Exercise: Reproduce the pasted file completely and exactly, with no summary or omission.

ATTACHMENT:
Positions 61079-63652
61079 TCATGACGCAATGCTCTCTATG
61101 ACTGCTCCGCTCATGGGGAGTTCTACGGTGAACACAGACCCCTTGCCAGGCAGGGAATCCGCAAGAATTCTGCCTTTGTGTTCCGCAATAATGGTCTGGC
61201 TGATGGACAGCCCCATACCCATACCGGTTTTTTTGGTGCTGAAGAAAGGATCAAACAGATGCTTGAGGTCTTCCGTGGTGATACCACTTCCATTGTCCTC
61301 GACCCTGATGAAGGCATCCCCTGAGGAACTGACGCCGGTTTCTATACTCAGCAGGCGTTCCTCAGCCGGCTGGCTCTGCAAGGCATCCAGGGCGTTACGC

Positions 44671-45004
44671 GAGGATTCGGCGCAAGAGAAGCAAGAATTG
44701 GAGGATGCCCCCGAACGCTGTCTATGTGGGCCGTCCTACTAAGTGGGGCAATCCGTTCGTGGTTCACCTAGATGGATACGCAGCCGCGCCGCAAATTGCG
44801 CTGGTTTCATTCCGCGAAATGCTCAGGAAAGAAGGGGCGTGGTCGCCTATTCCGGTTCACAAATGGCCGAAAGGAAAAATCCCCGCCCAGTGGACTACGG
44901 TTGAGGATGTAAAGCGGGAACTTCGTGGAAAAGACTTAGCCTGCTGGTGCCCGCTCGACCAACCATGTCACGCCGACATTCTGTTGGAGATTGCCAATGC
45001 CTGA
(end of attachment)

Positions 61079-63652
61079 TCATGACGCAATGCTCTCTATG
61101 ACTGCTCCGCTCATGGGGAGTTCTACGGTGAACACAGACCCCTTGCCAGGCAGGGAATCCGCAAGAATTCTGCCTTTGTGTTCCGCAATAATGGTCTGGC
61201 TGATGGACAGCCCCATACCCATACCGGTTTTTTTGGTGCTGAAGAAAGGATCAAACAGATGCTTGAGGTCTTCCGTGGTGATACCACTTCCATTGTCCTC
61301 GACCCTGATGAAGGCATCCCCTGAGGAACTGACGCCGGTTTCTATACTCAGCAGGCGTTCCTCAGCCGGCTGGCTCTGCAAGGCATCCAGGGCGTTACGC

Positions 44671-45004
44671 GAGGATTCGGCGCAAGAGAAGCAAGAATTG
44701 GAGGATGCCCCCGAACGCTGTCTATGTGGGCCGTCCTACTAAGTGGGGCAATCCGTTCGTGGTTCACCTAGATGGATACGCAGCCGCGCCGCAAATTGCG
44801 CTGGTTTCATTCCGCGAAATGCTCAGGAAAGAAGGGGCGTGGTCGCCTATTCCGGTTCACAAATGGCCGAAAGGAAAAATCCCCGCCCAGTGGACTACGG
44901 TTGAGGATGTAAAGCGGGAACTTCGTGGAAAAGACTTAGCCTGCTGGTGCCCGCTCGACCAACCATGTCACGCCGACATTCTGTTGGAGATTGCCAATGC
45001 CTGA